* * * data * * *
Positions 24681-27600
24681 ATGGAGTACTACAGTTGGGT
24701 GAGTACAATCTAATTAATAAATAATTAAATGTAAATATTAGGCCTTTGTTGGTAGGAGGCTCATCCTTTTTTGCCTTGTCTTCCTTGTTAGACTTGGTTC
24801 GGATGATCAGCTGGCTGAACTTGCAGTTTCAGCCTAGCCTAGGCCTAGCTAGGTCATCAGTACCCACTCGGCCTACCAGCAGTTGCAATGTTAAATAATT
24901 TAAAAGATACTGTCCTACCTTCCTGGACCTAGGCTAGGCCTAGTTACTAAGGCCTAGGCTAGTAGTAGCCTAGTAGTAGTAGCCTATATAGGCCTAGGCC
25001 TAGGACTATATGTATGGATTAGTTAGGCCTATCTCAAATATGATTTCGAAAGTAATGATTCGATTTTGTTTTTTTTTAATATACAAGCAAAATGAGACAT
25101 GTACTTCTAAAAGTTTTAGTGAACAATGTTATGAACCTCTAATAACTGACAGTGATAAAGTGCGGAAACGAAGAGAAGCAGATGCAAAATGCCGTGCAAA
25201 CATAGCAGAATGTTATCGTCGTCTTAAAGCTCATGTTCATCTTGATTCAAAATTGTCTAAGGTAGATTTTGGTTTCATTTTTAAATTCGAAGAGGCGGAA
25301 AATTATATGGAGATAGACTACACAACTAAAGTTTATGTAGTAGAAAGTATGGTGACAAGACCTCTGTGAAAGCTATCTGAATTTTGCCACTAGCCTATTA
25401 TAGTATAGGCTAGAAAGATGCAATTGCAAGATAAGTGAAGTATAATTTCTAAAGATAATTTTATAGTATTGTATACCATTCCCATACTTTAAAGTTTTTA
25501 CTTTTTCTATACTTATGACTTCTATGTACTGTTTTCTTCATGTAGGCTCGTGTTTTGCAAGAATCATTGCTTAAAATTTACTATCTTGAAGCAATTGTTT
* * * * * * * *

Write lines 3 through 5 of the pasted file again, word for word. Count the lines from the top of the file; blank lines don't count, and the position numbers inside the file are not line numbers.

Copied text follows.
24701 GAGTACAATCTAATTAATAAATAATTAAATGTAAATATTAGGCCTTTGTTGGTAGGAGGCTCATCCTTTTTTGCCTTGTCTTCCTTGTTAGACTTGGTTC
24801 GGATGATCAGCTGGCTGAACTTGCAGTTTCAGCCTAGCCTAGGCCTAGCTAGGTCATCAGTACCCACTCGGCCTACCAGCAGTTGCAATGTTAAATAATT
24901 TAAAAGATACTGTCCTACCTTCCTGGACCTAGGCTAGGCCTAGTTACTAAGGCCTAGGCTAGTAGTAGCCTAGTAGTAGTAGCCTATATAGGCCTAGGCC